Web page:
Due to the poor quality of the information available on some of the older geological borehole logs and the lack of adequate geological coverage in the pillar extraction area of interest, it was decided that initially at least two new geotechnical boreholes would be drilled per pillar extraction panel and logged. The geotechnical boreholes would be drilled from surface to a position just above the immediate roof and located in the centre of the pillar extraction panel. The main purposes of these boreholes were firstly to enable the calculation of the minimum spans for the various panels to be carried out, and also to ascertain the general roof composition of the panel in question. A subsequent use identified for these boreholes was for instrumentation, which will be discussed later. A plan, together with a drilling schedule covering all of the pillar extraction panels, was discussed and drawn up in consultation with the Complex geologist, and this was then also effectively project-managed towards ensuring that the required information was always available prior to the pillar extraction taking place in the panel.
Using the available geotechnical information, the minimum spans required for overburden failure to occur were calculated for each panel considering only the strongest sandstone layer and assuming a tensile mode of failure, using the following equation1:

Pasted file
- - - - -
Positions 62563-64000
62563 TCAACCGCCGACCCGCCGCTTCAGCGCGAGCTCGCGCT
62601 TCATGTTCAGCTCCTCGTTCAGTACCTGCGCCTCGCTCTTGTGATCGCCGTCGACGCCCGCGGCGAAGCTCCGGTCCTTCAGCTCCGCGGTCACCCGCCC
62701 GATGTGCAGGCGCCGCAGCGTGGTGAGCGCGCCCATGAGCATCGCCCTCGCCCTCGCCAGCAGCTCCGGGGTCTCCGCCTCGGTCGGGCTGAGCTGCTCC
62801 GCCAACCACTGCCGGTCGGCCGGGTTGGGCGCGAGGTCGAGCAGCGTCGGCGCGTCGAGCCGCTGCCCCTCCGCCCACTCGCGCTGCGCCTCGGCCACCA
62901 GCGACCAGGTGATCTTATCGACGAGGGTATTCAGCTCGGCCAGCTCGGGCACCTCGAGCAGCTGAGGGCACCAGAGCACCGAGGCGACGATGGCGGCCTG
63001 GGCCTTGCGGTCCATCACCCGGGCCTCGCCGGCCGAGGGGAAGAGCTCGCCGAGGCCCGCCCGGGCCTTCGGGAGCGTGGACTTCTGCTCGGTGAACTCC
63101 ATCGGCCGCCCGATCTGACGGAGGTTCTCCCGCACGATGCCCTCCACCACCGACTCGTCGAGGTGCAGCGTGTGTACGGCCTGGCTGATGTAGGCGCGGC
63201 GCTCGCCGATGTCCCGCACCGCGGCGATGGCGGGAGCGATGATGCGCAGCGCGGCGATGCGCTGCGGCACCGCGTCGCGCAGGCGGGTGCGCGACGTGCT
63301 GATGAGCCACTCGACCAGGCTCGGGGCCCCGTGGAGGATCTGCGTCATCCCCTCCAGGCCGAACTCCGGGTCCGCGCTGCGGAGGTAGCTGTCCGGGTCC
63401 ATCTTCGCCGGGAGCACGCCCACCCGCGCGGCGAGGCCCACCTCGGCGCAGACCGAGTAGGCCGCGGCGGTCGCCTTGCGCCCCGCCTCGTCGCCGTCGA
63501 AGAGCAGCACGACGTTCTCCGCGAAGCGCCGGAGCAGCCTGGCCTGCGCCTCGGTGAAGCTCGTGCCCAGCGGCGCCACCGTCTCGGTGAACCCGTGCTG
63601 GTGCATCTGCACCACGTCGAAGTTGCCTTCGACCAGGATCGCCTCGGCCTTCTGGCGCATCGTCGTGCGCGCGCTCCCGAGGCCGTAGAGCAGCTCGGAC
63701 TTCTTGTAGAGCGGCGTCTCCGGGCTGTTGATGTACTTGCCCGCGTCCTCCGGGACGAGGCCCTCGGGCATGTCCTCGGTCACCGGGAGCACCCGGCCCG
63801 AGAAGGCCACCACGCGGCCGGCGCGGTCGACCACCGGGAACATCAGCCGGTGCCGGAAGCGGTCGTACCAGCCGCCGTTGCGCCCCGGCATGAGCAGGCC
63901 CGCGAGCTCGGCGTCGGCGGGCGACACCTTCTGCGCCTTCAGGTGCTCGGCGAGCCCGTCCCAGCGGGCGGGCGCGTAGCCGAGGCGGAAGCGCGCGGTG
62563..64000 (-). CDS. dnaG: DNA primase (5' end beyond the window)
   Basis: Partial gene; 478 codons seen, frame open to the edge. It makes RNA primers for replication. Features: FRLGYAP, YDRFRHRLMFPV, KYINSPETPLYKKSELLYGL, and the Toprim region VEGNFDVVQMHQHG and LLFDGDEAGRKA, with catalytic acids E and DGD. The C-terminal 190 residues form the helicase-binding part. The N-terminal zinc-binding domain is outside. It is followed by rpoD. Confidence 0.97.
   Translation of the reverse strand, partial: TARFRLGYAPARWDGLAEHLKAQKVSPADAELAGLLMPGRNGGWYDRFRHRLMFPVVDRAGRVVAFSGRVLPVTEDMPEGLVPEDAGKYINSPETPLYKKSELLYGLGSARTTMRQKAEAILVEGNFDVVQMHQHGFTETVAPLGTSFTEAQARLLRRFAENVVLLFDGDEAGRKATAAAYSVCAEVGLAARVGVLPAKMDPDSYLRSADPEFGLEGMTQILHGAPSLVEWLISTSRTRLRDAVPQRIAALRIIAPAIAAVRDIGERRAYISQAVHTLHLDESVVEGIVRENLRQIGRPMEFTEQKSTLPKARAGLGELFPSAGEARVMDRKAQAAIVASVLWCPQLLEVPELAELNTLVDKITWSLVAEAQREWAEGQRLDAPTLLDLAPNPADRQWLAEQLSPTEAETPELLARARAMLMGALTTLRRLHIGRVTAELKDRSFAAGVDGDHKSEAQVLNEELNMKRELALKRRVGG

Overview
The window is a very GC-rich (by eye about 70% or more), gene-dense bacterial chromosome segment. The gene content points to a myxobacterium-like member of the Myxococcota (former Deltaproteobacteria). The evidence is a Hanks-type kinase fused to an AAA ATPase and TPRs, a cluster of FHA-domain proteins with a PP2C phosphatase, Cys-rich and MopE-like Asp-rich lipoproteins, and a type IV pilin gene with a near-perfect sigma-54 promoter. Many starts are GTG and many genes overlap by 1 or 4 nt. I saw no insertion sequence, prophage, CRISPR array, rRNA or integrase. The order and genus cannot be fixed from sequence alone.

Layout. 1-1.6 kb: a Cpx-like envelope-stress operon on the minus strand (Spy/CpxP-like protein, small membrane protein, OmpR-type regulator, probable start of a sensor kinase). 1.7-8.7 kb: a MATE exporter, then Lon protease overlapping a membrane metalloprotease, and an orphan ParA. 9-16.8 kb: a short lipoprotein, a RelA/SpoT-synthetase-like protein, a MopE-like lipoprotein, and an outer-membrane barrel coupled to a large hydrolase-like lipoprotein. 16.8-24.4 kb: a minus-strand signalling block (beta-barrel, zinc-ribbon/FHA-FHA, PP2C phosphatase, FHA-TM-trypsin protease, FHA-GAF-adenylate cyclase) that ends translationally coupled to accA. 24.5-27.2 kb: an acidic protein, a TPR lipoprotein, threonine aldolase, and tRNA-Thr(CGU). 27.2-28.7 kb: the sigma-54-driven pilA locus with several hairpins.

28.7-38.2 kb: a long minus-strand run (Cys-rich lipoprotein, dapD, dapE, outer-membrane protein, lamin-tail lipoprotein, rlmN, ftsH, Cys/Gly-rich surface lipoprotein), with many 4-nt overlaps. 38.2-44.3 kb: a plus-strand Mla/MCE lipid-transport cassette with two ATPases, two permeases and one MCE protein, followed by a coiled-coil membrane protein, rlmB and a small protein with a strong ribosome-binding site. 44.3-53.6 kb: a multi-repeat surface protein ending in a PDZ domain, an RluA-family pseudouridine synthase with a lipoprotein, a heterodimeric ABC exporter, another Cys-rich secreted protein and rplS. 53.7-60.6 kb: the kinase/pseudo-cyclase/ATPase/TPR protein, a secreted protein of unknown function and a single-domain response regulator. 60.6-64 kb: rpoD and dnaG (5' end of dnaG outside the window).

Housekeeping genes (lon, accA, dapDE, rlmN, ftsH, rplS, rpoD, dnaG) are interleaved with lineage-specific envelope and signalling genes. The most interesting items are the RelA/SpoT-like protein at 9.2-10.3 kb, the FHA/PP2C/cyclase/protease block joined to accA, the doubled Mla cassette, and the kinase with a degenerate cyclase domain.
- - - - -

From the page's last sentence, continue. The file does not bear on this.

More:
where, σtm is the sum of the tensile strength of the beam and the resident horizontal stress, γ is the distributed load on the beam, assuming a unit weight of the overburden strata of 25 kN/m3, t is the thickness of the beam, and L is the minimum span. The results of this analysis are shown in Table I.
Numerical modelling - LAMODEL4
For the modelling exercise the LAMODEL numerical modelling software package was used, which is a boundary element program for calculating the stresses and displacements in coal mines or other thin, tabular seams or veins. It can be used fairly easily to investigate and optimize the required pillar sizes and layouts in relation to pillar and multi-seam stresses. LAMODEL simulates the overburden as a stack of homogeneous isotropic layers with frictionless interfaces, and with each layer having the identical elastic modulus, Poisson's ratio, and thickness. LAMODEL was used towards establishing and quantifying the extraction safety factors [ESF] for a representative range of panel spans and depths, together with the number of pillar cuts. The decision was taken to modify the existing NEVID mining method for the prevailing ground conditions in order to increase the likelihood of goafing in the pillar extraction panels as follows, without increasing the overall risk profile, refer to van der Merwe1:
Mining of five rows of pillars and leaving only one solid pillar in the centre of the panel of the fifth row, acting as a cushion pillar (compartmentalizes the goaf), instead of mining only four rows of pillars and leaving two complete rows as the stopper rows, in order to reduce the impacts of a windblast.
All geological discontinuities identified during the pillar mapping exercise were incorporated into the designing and positioning of the required cushion pillars as far as practicably possible. Once the goaf in a panel has been initiated and progresses with the subsequent mining, the cushion pillar requirement falls away and the pillar can be mined depending on the outcome of the pillar mapping exercise.